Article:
Cancer immunotherapies harness the power of the patient’s immune system to destroy malignant cells for the treatment of cancers. They typically rely on the ability of the host’s immune system to recognise tumour antigens and effectively eradicate tumour cells. Immune checkpoint inhibitiors have been used successfully for the treatment of a variety of cancers by releasing effector T cells from checkpoint-mediated inhibition of their activity. However, their therapeutic efficiency depends on the presence of an endogenous tumour-reactive T cell population.
In many cancers, tumour-reactive T cells – that is, T cells expressing receptor molecules capable of recognising a tumour antigen and directing an immune response to cells expressing the antigen – are either present in the host at low frequency, or otherwise have impaired function. The identification and expansion of tumour antigen-specific T cells therefore represents a promising strategy for the treatment of cancers.
Tumour antigens targeted by tumour-specific T cells can broadly be divided into public antigens and private antigens. Public antigens are expressed by normal, non-cancerous cells, but their expression may be upregulated or atypical in certain cancers. Due to their expression by normal cells and tissues, therapeutic intervention targeting such antigens can have severe side effects. By contrast, private antigens, or so-called “neoantigens”, result from somatic mutations within tumour cells, and as such are often tumour- or patient-specific. As they are not expressed by normal, non-cancerous cells, neoantigens are particularly promising targets for therapeutic intervention with minimal deleterious off-target effects.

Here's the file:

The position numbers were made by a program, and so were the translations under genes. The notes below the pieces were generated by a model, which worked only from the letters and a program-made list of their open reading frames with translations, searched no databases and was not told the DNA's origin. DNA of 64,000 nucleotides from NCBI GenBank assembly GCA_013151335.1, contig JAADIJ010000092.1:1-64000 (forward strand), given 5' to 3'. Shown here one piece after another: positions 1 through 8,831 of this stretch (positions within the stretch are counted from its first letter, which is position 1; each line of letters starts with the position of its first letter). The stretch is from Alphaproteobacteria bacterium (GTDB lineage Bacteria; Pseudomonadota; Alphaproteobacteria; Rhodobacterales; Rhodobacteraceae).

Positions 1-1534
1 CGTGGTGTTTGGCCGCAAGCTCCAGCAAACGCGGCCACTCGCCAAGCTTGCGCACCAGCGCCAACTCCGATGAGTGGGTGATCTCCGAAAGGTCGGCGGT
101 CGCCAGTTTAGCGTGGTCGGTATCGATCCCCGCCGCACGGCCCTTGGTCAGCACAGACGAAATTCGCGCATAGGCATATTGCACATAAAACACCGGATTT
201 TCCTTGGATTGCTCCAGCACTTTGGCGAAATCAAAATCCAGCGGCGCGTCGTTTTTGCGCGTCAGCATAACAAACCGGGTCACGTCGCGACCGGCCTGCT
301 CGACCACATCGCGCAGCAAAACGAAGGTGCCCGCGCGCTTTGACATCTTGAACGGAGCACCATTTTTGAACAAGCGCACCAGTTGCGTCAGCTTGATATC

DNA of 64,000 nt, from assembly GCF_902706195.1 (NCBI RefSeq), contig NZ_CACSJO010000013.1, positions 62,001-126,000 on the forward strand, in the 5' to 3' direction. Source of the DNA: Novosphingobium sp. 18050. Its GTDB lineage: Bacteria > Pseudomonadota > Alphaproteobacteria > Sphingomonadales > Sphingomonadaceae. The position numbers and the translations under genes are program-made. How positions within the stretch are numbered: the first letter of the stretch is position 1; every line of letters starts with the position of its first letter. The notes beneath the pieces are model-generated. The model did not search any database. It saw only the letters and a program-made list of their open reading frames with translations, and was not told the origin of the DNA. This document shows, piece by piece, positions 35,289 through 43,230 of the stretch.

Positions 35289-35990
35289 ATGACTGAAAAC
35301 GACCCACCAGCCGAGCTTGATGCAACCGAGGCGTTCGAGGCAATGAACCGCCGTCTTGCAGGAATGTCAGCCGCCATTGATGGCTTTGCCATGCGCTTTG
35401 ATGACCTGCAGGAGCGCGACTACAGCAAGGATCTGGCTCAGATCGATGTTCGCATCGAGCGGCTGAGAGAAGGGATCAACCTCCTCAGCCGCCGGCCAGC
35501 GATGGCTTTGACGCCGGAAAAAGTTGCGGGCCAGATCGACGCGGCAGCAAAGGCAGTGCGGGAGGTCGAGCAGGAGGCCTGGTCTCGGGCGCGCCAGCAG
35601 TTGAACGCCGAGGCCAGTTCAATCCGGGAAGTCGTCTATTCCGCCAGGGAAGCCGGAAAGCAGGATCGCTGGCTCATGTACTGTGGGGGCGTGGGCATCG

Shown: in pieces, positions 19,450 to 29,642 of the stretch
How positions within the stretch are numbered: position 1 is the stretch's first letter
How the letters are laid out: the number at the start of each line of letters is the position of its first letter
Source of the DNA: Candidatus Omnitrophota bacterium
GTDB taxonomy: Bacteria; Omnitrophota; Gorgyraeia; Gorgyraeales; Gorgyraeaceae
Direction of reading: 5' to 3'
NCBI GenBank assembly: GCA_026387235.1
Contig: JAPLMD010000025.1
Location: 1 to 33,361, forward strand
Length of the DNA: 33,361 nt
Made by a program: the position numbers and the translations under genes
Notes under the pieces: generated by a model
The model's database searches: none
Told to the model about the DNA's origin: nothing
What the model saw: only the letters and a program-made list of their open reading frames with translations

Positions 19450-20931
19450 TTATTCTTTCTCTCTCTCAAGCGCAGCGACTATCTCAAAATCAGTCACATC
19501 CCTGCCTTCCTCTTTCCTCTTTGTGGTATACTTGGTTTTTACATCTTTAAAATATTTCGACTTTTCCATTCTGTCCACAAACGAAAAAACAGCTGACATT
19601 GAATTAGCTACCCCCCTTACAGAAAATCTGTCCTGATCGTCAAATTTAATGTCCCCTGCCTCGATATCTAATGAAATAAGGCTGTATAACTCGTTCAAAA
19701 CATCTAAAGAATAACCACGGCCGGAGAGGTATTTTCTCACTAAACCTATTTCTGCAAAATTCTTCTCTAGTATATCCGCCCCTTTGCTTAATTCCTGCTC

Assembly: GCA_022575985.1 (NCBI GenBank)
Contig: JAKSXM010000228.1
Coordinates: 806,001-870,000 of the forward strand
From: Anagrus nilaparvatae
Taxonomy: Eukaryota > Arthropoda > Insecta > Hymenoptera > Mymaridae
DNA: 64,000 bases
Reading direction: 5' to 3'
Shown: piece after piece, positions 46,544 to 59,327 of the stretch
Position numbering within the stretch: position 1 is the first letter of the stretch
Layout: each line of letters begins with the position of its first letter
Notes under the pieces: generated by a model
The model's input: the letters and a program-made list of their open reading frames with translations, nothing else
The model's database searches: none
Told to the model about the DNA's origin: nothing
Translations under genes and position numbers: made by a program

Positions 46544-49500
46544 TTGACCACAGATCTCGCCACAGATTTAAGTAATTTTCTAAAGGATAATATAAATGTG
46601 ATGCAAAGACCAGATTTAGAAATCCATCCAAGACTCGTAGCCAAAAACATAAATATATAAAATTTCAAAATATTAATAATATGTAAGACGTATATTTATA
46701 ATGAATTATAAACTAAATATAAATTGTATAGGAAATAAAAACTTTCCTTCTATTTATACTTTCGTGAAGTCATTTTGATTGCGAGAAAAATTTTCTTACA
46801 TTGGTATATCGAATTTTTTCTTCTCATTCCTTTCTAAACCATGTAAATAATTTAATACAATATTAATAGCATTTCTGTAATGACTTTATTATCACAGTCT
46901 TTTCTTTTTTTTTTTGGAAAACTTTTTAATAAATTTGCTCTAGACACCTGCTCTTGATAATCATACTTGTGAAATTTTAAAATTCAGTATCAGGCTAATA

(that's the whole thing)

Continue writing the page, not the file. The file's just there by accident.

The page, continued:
Neoantigens and T cells specific for such antigens can be present at low frequency, and so identifying them can be challenging. However, recent advances in high-throughput deep sequencing technology has facilitated neoantigen discovery. Moreover, innovative methods for isolating neoantigen-specific T cells from tumour tissue and blood have been developed, such as nanoparticle-barcoded nucleic acid cell sorting, which uses fluorescent DNA barcodes presented on nanoparticle scaffolds for the detection and isolation of neoantigen-specific T cells. After isolation, the neoantigen-specific T cells are expanded to obtain sufficient numbers of effector T cells for infusion back into the patient. Alternative methods for generating populations of neoantigen-specific T cells for use in the treatment of cancers by adoptive transfer include cloning TCR genes from neoantigen-specific T cells for expression in a distinct population of effector T cells.
While adoptive transfer of neoantigen-specific T cells has emerged as a promising new kind of cancer immunotherapy, several challenges remain. Firstly, procedures will need to be developed and optimised for the efficient cloning of TCRs and ex vivo expansion of effector T cells. Time scales for producing populations of neoantigen-specific T cells for use in adoptive transfer will need to be minimised in order to meet the therapeutic demand for the treatment of rapidly progressing cancers. It may also be necessary to devise strategies to minimise or prevent tumour immune evasion by further editing of the mutated antigen.
Solutions to these technical challenges will provide exciting commercial opportunities for innovators advancing neoantigen-specific T cell therapies towards the clinic.
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